Monday, 1 April 2013

A Historic Day Out

I haven't written in my blog for a while, and usually I don't write about 'history days out' although it seems like a sensible thing to do. But today reignited that desire to write some stuff about history, because, not only did I have a really good day nerding out, but there is a lot I can write about.

So, on a freakishly cold Easter morning, my family drove to Windsor Castle. I had never been there before, but it was incredible (albeit very expensive). Walking past the 800 year old walls of the castle, watching the Changing of the Guard and marvelling at the silver-gilted doors and windows made me proud to be British. We have a fantastic history, one that should be recognised as having light and dark moments, but it is fascinating to consider our traditions and how long they have been performed. 

British monarchs have lived at Windsor for a thousand years, and I thought it was quite fitting that on the day we visited, the Royal Standard was flying over the tower, a clear sign that the Queen was present. The State Apartments and the Chapel were incredibly beautiful and interesting, though the best part for me was learning about the Order of the Garter and the traditions that came with it. In the chapel, the sigil of the Knights are placed around the choir, with half drawn swords that symbolise their readiness to aid the Queen at the drop of a shiny helmet.

After a F*!fdjf** cold walk around Windsor, we drove to Basildon Park, a National Trust house and garden. I've been to quite a few properties now - the National Trust does irritate the crap out of me sometimes but I love looking around a large house and learning the history of the people who lived upstairs and downstairs. (My ancestors were farmers and servants, so I'm definitely with the downstairs lot.) It was simple and elegant, in the Palladian style (oh lord I sound like a swot. This style was basically popular in the eighteenth century and is very classical, as opposed to the dark and gothic Victorian style a century later). As per usual, the dining room and bedrooms were hugely expensive and spacious, and the house contained traditional rooms such as a shell room (apparently it was cool to collect shells and fossils from all around the world in the 1700s) and an octagonal room to entertain people. That stab of annoyance I find about the NT always rears its head though - the history of the house is not told very effectively. Granted there are a lot of stories to tell, but there was no information about how the house was transformed into an army convalescence hospital during the First World War, and there were few details about the Americans who were stationed there during the Second World War. Despite this, without a doubt, it was the most beautiful house I ever visited, and I can't wait to go back on a warmer day when I can wear one layer instead of twenty five.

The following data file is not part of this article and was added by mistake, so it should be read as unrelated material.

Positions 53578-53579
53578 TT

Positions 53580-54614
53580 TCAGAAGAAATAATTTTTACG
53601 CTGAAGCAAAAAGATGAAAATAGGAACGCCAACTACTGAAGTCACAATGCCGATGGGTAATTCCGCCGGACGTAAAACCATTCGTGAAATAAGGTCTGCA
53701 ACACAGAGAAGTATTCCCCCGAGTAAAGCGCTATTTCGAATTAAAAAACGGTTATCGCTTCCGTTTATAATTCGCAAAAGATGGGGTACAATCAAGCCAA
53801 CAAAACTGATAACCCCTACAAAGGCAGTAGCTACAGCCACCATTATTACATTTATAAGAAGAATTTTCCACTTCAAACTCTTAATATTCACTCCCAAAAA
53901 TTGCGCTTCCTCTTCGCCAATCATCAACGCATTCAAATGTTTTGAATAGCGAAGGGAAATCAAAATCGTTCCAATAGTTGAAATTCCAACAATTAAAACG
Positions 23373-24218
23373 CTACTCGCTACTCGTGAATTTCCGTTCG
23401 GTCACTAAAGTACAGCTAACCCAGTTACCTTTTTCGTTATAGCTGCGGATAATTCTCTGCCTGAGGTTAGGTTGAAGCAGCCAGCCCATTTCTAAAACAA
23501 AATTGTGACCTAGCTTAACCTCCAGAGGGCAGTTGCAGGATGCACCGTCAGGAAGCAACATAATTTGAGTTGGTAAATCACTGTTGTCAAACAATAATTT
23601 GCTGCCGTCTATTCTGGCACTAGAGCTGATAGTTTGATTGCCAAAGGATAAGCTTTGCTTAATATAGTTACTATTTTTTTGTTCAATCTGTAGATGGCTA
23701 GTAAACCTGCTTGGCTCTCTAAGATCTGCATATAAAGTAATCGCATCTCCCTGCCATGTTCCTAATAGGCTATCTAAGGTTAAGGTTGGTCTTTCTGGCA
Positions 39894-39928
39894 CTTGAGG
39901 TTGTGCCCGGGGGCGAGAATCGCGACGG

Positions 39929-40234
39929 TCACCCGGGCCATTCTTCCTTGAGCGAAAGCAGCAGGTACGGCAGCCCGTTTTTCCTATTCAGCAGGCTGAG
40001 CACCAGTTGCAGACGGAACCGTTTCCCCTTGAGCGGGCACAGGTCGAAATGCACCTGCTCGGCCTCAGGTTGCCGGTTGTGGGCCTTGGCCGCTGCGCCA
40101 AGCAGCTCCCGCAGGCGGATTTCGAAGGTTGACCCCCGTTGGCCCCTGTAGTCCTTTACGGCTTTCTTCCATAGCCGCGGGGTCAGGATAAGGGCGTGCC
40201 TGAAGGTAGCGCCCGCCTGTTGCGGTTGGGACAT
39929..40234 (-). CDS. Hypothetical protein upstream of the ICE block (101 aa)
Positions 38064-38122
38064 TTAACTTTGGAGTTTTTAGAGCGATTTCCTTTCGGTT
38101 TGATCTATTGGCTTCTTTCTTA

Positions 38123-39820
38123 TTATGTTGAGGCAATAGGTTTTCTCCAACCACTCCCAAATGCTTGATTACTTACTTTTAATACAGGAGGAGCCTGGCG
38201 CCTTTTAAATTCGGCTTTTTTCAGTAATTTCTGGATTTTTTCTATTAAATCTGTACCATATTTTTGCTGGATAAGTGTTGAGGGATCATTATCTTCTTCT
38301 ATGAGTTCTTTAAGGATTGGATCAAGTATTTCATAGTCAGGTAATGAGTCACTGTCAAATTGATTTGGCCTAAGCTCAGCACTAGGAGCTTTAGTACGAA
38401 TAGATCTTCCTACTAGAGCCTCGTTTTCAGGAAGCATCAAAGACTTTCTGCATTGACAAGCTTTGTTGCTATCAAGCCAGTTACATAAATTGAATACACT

Anger at Proposals to Sell Wounded Knee

In 2006, I visited Wounded Knee, South Dakota. It was a grim few hours, as the site is part of the Pineridge Indian Reservation, and home to hundreds of impoverished Native Americans. In 1890, three hundred men, women and children were massacred by General Custer's old regiment, the US 7th Cavalry in what is widely regarded as the last battle in the 'Indian Wars'. Little remains at the Wounded Knee site today, apart from a lone cemetery on top of a small hill. A museum dedicated to the massacre, lies several miles away.

In recent months, there have been several calls to sell the land, much to the anger of the Native Americans on the reservation. The asking price of $3million will never be enough to compensate for the lives lost on that cold, December day in 1890.

But what should the local residents do? The Oglala Sioux tribe, who live on the reservation, are millions of dollars in debt and would have to borrow money to fight off investors. Should they develop the land for tourism, or continue to use the land in memoriam of those that died?

When visiting historic sites, you can sense that something took place there. That feeling is ever present at Wounded Knee, but there is an added weight to it: a heavy realisation that the conflicts of the past are ever present today. Driving through that dusty reservation is not something I am likely to forget. Thousands of Native Americans live in poverty, as a direct result of the government's policies in the nineteenth century. These debates show that in all corners of the world, history is very much alive, and often, it is painful and difficult.